The slide in BSP vote share and seats has been even more dra­matic in Ut­tar Pradesh, its great­est strong­hold. The party, with 30 per cent of the pop­u­lar vote in 2007, had romped to power with 206 out of the 403 seats. Mayawati be­came chief min­is­ter for a full five-year term. By 2012, the BSP’s pop­u­lar vote had slid down to 26 per cent, bring­ing down its seat share to 80, and ced­ing the chief min­is­te­rial space to Sa­ma­jwadi Party scion Akhilesh Ya­dav. Things turned even more dis­as­trous in 2017, when the BSP’s pop­u­lar vote slid to 22.2, earn­ing the party a measly 19 seats and paving the way for Yogi Adityanath to be­come the head of the BJP gov­ern­ment in the state. The de­cline of the party is re­flected even in the Lok Sabha re­sults. In both 2004 and 2009, the BSP won 19 and 20 seats re­spec­tively out of the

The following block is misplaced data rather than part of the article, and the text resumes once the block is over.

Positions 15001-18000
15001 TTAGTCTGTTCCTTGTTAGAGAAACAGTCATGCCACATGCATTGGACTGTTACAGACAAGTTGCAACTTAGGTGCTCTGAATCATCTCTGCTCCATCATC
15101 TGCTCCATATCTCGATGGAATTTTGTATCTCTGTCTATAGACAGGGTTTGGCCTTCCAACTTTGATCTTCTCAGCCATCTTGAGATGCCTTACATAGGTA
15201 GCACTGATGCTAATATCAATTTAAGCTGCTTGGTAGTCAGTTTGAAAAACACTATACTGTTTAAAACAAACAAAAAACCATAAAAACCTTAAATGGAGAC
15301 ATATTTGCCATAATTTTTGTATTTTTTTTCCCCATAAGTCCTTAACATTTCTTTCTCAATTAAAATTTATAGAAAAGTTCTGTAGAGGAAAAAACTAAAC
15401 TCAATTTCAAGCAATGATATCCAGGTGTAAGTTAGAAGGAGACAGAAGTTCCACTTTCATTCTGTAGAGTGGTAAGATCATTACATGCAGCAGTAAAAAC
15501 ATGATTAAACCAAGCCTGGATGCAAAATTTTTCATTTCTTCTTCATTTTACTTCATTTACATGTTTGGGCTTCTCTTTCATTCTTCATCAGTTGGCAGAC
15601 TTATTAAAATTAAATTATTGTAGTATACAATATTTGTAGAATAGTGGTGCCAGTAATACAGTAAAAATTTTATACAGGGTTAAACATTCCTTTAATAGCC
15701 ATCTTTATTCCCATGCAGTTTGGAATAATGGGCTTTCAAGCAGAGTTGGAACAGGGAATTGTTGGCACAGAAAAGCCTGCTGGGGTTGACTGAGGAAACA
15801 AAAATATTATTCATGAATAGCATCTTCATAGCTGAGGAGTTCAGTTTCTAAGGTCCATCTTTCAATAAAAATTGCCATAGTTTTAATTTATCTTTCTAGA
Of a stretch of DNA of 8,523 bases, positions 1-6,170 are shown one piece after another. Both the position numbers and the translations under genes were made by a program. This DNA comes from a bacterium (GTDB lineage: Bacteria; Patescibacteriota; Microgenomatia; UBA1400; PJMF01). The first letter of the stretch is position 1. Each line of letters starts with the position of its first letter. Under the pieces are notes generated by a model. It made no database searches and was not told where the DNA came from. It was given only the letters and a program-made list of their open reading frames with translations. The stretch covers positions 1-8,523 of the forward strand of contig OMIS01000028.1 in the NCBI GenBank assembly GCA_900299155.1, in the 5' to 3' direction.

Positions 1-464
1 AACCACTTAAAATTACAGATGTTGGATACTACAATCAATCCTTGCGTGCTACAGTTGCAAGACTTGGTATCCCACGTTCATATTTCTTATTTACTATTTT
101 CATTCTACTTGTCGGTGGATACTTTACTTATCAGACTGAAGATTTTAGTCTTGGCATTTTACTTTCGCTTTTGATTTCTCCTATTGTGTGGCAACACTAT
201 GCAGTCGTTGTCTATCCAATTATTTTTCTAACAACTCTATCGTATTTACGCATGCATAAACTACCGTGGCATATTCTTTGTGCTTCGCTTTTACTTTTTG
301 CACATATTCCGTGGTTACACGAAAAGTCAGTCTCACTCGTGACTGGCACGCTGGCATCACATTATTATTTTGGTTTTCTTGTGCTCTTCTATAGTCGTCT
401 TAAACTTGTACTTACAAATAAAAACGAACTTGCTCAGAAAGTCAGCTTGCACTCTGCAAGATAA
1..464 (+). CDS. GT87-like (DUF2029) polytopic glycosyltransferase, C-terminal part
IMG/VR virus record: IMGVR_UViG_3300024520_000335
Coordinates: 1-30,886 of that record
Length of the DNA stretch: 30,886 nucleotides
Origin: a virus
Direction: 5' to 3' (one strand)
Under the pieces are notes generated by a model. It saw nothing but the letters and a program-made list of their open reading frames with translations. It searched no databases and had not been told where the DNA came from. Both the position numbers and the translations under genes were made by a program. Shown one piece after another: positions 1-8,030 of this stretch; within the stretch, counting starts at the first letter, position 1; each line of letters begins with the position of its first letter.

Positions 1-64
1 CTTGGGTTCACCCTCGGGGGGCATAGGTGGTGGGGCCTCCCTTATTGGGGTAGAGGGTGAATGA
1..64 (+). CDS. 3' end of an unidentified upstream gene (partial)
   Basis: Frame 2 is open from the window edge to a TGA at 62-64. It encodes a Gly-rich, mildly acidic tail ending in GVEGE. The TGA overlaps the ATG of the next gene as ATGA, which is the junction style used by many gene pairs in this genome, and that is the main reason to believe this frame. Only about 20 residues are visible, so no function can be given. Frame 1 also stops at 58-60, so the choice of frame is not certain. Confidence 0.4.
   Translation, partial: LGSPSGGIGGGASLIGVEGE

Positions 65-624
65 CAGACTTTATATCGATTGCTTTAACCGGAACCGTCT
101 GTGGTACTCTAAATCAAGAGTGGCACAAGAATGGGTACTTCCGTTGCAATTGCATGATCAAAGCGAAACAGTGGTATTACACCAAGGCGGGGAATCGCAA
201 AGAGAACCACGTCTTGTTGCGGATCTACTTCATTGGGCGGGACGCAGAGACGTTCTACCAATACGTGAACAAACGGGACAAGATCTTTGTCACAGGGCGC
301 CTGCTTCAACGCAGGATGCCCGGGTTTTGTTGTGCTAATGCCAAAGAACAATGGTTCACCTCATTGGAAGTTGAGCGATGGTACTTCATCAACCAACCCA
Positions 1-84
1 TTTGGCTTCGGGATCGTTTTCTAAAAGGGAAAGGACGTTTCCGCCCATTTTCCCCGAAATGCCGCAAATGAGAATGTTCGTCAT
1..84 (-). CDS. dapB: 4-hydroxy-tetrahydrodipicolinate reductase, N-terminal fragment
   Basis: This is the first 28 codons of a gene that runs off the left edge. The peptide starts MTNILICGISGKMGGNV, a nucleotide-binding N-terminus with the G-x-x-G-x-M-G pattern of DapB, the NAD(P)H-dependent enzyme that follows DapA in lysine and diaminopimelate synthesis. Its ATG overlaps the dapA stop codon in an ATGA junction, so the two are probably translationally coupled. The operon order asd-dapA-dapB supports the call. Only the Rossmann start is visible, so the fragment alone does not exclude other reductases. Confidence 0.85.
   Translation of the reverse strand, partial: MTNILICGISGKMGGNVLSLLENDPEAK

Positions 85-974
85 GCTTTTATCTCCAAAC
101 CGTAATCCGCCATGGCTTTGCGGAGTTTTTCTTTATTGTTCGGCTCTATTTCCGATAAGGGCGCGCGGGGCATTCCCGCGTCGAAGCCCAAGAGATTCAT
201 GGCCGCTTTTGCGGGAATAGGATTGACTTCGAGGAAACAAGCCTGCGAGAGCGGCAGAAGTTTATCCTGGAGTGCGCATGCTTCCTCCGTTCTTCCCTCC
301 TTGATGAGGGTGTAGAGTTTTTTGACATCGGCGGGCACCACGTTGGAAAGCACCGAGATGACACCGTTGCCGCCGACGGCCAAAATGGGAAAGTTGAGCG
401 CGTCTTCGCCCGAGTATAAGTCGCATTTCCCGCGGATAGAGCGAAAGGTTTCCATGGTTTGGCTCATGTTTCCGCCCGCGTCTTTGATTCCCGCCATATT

80 seats in UP. But by 2014, the BSP ended up with nil seats de­spite a 19.6 per cent vote share.

It is this dra­matic slide in vote and seat share that has made Mayawati des­per­ate. It is a now or never sit­u­a­tion for her in both the as­sem­bly elec­tions this year and the gen­eral elec­tion next year. She sees the bat­tle in the Hindi heart­land states as a chance to in­crease her vote and seat share. The ris­ing Dalit con­scious­ness in the face of atroc­i­ties against them in BJP-ruled states, di­lu­tion of the pro­vi­sions of the Sched­uled Castes/ Sched­uled Tribes (Preven­tion of Atroc­i­ties) Act and the is­sue of quota in jobs and pro­mo­tions have come to her aid.

In April this year, MP be­came the epi­cen­tre of mas­sive Dalit protests af­ter six peo­ple were killed in mob vi­o­lence in Gwalior, Bhind and Morena dis­tricts and many more in­jured dur­ing a Bharat bandh. The rail block­ade and other in­ci­dents of vi­o­lence spread all around the Hindi heart­land states of Ra­jasthan, UP and Bi­har. Mayawati, with her com­mit­ted Dalit vot­ers, wants to cap­i­talise on this ris­ing sen­ti­ment of the com­mu­nity.